Aging and Mitochondria!

Why do we age?
The average human life expectancy has increased, and so has the impact of aging and age-related diseases on the population. Research on aging is now the focus of hundreds of laboratories pioneering in the areas of molecular and cellular biology, biochemistry, and genetics. However, understanding aging completely is still a big challenge. Interestingly, more often than not, mitochondrial dysfunction is related to cellular aging, leading to the question, what are mitochondria and are they making us old?
Mitochondria are one of the most important cell organelles and are commonly known as the powerhouse of the cell since they generate energy by converting glucose into ATP (oxidative phosphorylation process). Although, the factors that contribute towards mitochondrial dysfunction are often debated, there is enough evidence to suggest that mitochondrial health impacts everything from aging to heart failure to Alzheimer’s disease.
Image from Northwestern Medicine Magazine
It is believed that mitochondria have their own DNA pool because they were once small, free-living creatures, like bacteria. Long ago in the distant past, our eukaryotic single-celled ancestors engulfed them, and now mitochondria make energy for the cell. However, it turns out that mtDNA gets mutations more frequently than the DNA in the nucleus. The prominent reason for this is the presence of ROS or “reactive oxygen species” (also termed “free radicals”) in the mitochondria. When mitochondria generate energy from food, they also create ROS that damage the mtDNA. Often, this is considered to be the reason why eating less leads to longevity in animals: less food means fewer ROS1.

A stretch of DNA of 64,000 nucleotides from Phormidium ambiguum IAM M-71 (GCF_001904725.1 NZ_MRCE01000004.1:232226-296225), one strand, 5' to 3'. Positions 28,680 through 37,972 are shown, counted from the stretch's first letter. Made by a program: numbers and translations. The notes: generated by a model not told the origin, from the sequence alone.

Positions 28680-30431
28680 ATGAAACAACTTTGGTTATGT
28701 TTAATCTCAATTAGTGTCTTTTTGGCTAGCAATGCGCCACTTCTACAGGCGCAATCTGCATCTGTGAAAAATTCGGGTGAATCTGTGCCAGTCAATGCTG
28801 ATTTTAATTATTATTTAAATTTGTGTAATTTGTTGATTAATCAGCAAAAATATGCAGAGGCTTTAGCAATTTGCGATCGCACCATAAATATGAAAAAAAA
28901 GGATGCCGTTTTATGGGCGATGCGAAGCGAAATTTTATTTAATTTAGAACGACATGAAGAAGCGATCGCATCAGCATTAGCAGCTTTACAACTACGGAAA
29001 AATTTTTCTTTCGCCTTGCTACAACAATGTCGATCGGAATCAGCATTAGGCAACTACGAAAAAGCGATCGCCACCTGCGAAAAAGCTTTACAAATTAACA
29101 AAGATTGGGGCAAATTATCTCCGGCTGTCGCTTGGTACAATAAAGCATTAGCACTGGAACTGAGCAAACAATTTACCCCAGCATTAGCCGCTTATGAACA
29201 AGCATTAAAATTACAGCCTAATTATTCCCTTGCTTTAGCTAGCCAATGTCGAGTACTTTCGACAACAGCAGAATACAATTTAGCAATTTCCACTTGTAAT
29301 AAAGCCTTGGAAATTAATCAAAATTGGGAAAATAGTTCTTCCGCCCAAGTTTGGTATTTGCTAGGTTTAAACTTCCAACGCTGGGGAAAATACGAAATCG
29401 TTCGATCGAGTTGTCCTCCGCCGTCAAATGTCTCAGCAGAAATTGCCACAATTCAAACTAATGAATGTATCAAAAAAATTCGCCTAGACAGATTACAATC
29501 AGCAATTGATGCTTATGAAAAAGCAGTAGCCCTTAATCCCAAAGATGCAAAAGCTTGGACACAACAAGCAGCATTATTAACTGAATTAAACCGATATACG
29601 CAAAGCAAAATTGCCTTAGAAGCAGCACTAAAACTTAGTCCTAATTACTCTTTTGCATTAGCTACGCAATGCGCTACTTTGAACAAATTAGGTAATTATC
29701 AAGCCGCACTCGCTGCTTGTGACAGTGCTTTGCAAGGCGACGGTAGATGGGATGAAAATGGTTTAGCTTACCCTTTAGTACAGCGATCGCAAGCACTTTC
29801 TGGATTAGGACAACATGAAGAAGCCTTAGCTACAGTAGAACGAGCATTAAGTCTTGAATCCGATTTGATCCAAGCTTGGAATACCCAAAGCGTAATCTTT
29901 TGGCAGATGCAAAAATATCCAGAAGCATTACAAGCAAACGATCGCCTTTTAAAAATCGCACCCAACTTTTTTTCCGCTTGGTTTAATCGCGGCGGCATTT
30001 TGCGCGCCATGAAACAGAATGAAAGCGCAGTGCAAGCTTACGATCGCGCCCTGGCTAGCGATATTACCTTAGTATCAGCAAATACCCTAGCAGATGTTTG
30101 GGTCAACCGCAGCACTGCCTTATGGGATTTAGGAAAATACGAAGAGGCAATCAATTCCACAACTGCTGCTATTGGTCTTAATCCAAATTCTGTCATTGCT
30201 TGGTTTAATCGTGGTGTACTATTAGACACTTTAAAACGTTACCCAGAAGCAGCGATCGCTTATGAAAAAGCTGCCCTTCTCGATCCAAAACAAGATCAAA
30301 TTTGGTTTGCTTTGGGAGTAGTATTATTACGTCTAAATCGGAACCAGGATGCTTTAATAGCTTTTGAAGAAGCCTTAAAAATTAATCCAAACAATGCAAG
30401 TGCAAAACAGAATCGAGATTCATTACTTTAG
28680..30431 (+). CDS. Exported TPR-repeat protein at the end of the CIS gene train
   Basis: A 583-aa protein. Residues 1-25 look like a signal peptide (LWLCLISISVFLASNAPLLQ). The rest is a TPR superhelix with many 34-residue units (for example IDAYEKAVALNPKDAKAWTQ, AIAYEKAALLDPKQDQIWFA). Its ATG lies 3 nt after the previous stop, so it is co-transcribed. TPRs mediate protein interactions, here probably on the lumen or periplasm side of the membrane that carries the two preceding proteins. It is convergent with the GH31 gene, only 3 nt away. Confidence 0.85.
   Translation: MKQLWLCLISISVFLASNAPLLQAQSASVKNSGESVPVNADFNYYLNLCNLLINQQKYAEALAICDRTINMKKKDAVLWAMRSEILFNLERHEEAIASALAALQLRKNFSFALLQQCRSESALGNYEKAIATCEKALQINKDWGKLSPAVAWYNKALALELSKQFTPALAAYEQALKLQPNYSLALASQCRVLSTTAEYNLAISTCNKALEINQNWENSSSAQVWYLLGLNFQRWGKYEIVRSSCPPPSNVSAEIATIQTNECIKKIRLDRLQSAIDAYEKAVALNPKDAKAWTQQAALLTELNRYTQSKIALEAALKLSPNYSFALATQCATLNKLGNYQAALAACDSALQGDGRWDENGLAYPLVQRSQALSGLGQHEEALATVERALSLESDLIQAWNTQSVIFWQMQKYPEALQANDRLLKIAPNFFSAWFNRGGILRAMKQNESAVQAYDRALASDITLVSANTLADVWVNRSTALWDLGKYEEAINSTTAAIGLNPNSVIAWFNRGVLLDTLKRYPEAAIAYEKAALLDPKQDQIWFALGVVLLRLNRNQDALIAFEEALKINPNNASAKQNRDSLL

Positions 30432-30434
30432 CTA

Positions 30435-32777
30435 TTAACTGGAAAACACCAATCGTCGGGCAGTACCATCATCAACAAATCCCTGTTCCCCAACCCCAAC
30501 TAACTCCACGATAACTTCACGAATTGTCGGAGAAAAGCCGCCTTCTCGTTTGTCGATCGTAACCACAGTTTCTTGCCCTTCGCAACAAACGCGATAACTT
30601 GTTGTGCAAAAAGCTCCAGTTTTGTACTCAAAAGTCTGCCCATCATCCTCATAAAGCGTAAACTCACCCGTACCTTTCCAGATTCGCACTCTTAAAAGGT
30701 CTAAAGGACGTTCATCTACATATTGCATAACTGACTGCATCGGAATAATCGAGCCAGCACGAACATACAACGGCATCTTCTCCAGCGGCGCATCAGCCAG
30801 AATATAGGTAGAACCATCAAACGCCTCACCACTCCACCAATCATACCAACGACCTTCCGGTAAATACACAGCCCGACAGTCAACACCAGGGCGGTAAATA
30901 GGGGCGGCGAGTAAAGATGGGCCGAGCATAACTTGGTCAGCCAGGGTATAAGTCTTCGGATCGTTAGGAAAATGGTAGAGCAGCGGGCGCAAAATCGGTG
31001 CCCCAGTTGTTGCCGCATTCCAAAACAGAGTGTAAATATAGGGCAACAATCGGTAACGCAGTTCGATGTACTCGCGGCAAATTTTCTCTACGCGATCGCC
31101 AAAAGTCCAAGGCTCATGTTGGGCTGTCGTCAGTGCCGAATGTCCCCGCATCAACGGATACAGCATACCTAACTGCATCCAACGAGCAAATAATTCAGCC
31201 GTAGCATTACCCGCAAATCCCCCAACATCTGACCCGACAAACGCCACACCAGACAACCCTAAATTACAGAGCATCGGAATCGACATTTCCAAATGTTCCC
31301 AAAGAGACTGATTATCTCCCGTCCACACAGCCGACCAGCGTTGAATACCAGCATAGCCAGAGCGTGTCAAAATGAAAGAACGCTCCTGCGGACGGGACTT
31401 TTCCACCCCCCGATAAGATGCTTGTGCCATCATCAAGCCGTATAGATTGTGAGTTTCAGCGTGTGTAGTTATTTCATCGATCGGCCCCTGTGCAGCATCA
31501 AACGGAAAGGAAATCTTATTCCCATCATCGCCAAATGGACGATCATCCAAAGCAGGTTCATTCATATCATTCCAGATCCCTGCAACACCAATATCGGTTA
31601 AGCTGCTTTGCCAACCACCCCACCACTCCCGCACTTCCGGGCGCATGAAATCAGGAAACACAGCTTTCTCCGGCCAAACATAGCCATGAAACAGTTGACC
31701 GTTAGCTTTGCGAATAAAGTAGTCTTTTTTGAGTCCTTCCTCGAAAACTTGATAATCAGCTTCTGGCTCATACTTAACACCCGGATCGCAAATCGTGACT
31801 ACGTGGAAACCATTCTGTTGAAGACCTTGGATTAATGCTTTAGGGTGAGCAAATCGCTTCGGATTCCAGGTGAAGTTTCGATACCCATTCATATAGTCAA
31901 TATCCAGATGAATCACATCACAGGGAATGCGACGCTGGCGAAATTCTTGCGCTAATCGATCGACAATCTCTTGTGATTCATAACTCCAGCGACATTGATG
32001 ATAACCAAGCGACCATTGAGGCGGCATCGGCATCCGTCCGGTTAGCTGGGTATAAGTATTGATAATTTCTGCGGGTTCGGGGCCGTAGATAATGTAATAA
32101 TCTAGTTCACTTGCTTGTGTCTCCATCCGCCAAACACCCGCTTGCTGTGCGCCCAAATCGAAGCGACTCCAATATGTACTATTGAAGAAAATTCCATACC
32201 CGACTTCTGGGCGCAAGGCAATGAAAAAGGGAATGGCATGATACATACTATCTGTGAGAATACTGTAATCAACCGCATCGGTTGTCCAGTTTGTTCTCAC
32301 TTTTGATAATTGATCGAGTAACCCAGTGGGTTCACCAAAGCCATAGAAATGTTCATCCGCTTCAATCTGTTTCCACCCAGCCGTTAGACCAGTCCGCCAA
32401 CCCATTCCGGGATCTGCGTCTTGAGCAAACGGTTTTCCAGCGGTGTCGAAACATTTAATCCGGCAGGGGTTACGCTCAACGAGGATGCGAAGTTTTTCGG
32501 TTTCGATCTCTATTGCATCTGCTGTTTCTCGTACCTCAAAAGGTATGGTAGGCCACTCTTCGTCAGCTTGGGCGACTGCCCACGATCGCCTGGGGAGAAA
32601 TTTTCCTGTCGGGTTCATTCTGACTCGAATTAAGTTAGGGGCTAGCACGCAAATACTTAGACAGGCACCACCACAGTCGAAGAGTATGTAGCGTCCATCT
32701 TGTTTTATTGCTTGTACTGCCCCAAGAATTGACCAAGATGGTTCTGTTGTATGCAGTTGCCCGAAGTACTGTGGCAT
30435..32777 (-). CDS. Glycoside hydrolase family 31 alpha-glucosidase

ROS causes cellular damages at various levels that increase the susceptibility to mitochondrial dysfunction, leading towards accelerated aging and decreased lifespan. Interestingly, enzymes encoded by the SIRTUIN gene family, called Sirtuins, can modulate cellular response to ROS by regulating the redox system. Recent research has shown that the activity of the Sirtuin enzymes can be modulated with dietary supplements like NAD (Nicotinamide Adenine Dinucleotide)2. Sirtuins regulate the cellular NAD:NADH ratio and are responsible for feeding NAD into the energy generation pathway and restoring mitochondrial function.
Why is NAD important?
Our body is made up of more than 200 different cell types, each one containing many important coenzymes, and one of those is NAD. Discovered in 1906, NAD plays a vital role in energy generation process and maintaining mitochondrial health. Our cellular supply of NAD declines with age, resulting in cellular decay. NAD is actively studied for its potential use in the therapy of neurodegenerative diseases such as Alzheimer’s and Parkinson’s.
Recent research suggests a possible reversal of mitochondrial decay with dietary supplements that cause an increase in the NAD levels in the cell. NAD precursors have shown promising prospects in the reversal of mitochondrial decay too. Nicotinamide mononucleotide (NMN), a precursor of NAD, when administered into elderly mice, showed a strong reversal in age-related mitochondrial deterioration3. Another readily available precursor of NAD, Nicotinamide riboside (NR), is now gaining attention. NR is also called the hidden vitamin and is commonly found in cow’s milk.